What is it about Red Sox players hitting the foul pole late at night to win World Series games?
At 11:56 last night, Sox second baseman Mark Bellhorn clanged a two-run shot off Fenway's right-field foul pole to give the cartoon characters from Boston an unsightly, but effective 11-9 victory over the St. Louis Cardinals in the first game of the 100th World Series.
Twenty-nine years ago it was Carlton Fisk hitting the left-field foul pole, and this time Bellhorn went to the yellow tower on the right side -- hitting the pole named after Johnny Pesky, a man who had something to do with a Red Sox-Cardinals World Series in 1946.
The Sox blew a 7-2 lead in the fourth. It went to 7-7 in the sixth, then the Sox took a 9-7 lead in the seventh, only to give it back on two circus-like errors by Manny Ramirez in the eighth.
Enter Bellhorn. With one on and one out in the bottom of the eighth, the score tied, 9-9, the oft-maligned second baseman drove a 1-and-2 Julian Tavarez pitch off Pesky's Pole to give Keith Foulke a two-run lead.
``Every little boy dreams of playing in Game 7 of the World Series and winning the game," said Bellhorn, who was booed with gusto at Fenway when he slumped during the American League Championship Series against the Yankees. ``I'm not here to try to be a hero, just trying to win four games."
Foulke fanned Roger Cedeno at 12:09 a.m. today to end it.
``That was not instructional video stuff," said Sox manager Terry Francona. ``We did some things wrong, but we persevered and we won . . . I didn't feel a lot of momentum until the game was over."
Nouveau Nation citizens are liable to think this thing is already over. Big mistake.
Face it: Local enthusiasm for this team has gone past ``unbridled." The Boston bandwagon is a Gold Coast-bound runaway train, moving faster than the speed of sound . . . Sox I, Sox II, all the way to Sox III. In the wake of the historic win over the Yankees, the local nine has just taken a 1-0 Series lead on a homer off the foul-pole. They have Curt Schilling, Pedro Martinez, and flying-high Derek Lowe slated for the next three games. It can only be destiny. Try to find a Sox fan who has any doubt that this is the year.
The Red Sox have already decided that they are the 1980 Olympic hockey team. The comeback win against the Yankees after losing the first three games was tantamount to Mike Eruzione and friends beating the USSR. But the Sox still have to conquer the Cardinals, a.k.a. ``Finland" to win the gold.
Game 1 was a long (four hours), cold (49 degrees and windy at the start) night featuring plenty of ugly baseball. There were 14 walks and five errors, four by the Red Sox. The Sox' error total was the most by a team in a World Series game since the Brewers committed four against the Cardinals in 1982.
After his team gave him a 7-2 lead, veteran Tim Wakefield couldn't throw the ball over the plate in the fourth and by the seventh, the score was tied, 7-7. Just after the Sox took a 9-7 lead in the seventh, Manny gave it back by bobbling one ball, then dropping another.
"We did a very good job early and kind of gave it back to them," said Francona. "We helped them.
We were maybe overexcited. We didn't catch the ball cleanly. We just made some errors, but I don't think there were letdowns or anything like that."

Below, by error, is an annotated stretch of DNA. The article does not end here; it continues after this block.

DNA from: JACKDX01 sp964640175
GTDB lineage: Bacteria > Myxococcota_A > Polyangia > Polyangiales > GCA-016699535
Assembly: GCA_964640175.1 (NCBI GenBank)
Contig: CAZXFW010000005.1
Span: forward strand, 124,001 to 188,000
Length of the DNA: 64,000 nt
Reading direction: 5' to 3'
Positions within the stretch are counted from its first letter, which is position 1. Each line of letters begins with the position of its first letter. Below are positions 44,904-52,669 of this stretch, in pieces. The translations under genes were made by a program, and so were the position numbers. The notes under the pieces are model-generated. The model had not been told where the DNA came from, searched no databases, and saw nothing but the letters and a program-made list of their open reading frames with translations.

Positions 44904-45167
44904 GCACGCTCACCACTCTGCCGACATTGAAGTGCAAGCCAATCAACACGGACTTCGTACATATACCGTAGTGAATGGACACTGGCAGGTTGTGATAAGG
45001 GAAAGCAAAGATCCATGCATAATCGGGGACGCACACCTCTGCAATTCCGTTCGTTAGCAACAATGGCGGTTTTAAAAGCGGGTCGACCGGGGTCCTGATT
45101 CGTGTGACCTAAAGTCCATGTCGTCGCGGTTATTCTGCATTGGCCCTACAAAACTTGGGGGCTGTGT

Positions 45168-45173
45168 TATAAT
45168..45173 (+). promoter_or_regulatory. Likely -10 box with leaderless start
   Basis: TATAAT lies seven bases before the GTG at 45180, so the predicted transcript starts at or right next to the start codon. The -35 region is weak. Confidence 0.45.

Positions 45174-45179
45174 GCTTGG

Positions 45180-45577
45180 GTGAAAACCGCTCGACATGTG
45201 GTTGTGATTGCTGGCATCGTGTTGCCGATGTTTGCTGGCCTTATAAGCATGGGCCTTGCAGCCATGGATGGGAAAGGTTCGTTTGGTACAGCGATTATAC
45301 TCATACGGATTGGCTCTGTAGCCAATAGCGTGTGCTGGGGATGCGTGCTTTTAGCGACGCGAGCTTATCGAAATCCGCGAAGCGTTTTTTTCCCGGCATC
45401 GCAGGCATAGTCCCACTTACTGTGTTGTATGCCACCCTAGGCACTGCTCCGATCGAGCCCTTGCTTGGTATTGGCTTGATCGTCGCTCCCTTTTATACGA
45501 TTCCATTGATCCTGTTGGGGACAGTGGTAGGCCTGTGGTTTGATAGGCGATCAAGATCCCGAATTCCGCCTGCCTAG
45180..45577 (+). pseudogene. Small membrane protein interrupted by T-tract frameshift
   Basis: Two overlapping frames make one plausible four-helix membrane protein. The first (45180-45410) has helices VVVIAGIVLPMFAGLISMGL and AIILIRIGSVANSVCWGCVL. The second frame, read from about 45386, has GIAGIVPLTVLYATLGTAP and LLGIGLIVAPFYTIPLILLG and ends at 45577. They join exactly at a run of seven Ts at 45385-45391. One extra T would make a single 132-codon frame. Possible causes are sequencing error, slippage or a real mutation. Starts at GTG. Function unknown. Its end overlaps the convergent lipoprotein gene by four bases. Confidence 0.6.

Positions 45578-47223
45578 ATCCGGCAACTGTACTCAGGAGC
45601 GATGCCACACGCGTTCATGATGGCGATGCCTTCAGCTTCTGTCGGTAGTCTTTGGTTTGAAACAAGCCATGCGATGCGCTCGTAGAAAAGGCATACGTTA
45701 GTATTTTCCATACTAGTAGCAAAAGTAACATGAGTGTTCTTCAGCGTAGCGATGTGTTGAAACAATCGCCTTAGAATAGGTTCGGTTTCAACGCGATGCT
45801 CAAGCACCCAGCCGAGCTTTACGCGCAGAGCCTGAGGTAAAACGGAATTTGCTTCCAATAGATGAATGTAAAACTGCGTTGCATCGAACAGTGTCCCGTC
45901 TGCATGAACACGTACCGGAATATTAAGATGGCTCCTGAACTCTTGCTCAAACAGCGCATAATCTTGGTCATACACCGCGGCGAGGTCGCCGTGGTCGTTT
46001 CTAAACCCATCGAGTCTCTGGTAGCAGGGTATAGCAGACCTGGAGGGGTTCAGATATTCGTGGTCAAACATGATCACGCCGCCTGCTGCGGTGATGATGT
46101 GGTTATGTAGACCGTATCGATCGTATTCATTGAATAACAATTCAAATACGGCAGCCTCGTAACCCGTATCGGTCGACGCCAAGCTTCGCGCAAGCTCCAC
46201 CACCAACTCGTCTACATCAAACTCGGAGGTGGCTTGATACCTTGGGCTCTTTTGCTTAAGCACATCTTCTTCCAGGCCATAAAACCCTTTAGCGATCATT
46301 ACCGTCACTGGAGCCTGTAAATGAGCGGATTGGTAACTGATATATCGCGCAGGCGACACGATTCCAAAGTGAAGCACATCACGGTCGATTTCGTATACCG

After almost three full days of post-Yankee exuberance, local band Dropkick Murphys launched pregame World Series ceremonies, performing "Tessie" in center field while cold fans were getting settled into their seats. Schilling was the recipient of the loudest cheers during introductions.
There was a moment of silence for Victoria Snelgrove, the 21-year-old Emerson College student who died after being shot by a police pepper-spray bullet during postgame rioting on Lansdowne Street in the hours after the Sox beat the Yankees.
Steven Tyler sang the national anthem, followed by a ceremonial first pitch tossed by Carl Yastrzemski.
More than any player, Yaz was the central figure of the Impossible Dream season of 1967, a year when the fortures of the franchise forever changed. Yaz won the Triple Crown and almost carried the Sox to World Series victory, but Boston was beaten by St. Louis in a seventh game at Fenway.
And now the indomitable Mr. Ortiz is hitting the ball and winning games the way Yaz did in '67.
Perhaps spent from their seven- game series with Houston, which did not end until late Thursday night, the Cardinals were flat in the early frames. Or maybe they were just cold. The Sox took advantage, hitting frozen ropes off St. Louis starter Woody Williams, who was gone before getting out of the third.
The Sox broke out with four runs in the bottom of the first. Ortiz (19 postseason RBIs) crushed a three-run homer deep into the seats down the right-field line. Ortiz became the 28th big leaguer to homer in his first World Series atbat.
A wall double by Kevin Millar and a single by Bill Mueller put the Cardinals behind by four.
After St. Louis cut it to 4-2, the Sox KO'd Williams and added three more runs to make it 7-2 after only three innings. Wakefield immediately gave most of it back, walking four runners in the bottom of the fourth. Three of them scored before Bronson Arroyo relieved the beleaguered knuckleballer.
It stayed that way until the sixth when three more Cardinal hits tied the game, 7-7.
Ramirez and Ortiz hit RBI singles in the seventh and it was 9-7 before Manny's troubles in the eighth. He first mishandled a single by Edgar Renteria, allowing a run to score. Walker was next and he hit a soft fly to shallow left. Ramirez ran in, got tangled up, then fell forward and jammed his foot into the ground as the ball bounced off his glove. It was 9-9.
Bellhorn saved Manny. The errors became a mere footnote.
"This team's got a lot of heart and character," said Bellhorn.
"Somehow we have the confidence to come back and we did."
One down. Three to go. And then no more talk about 1918.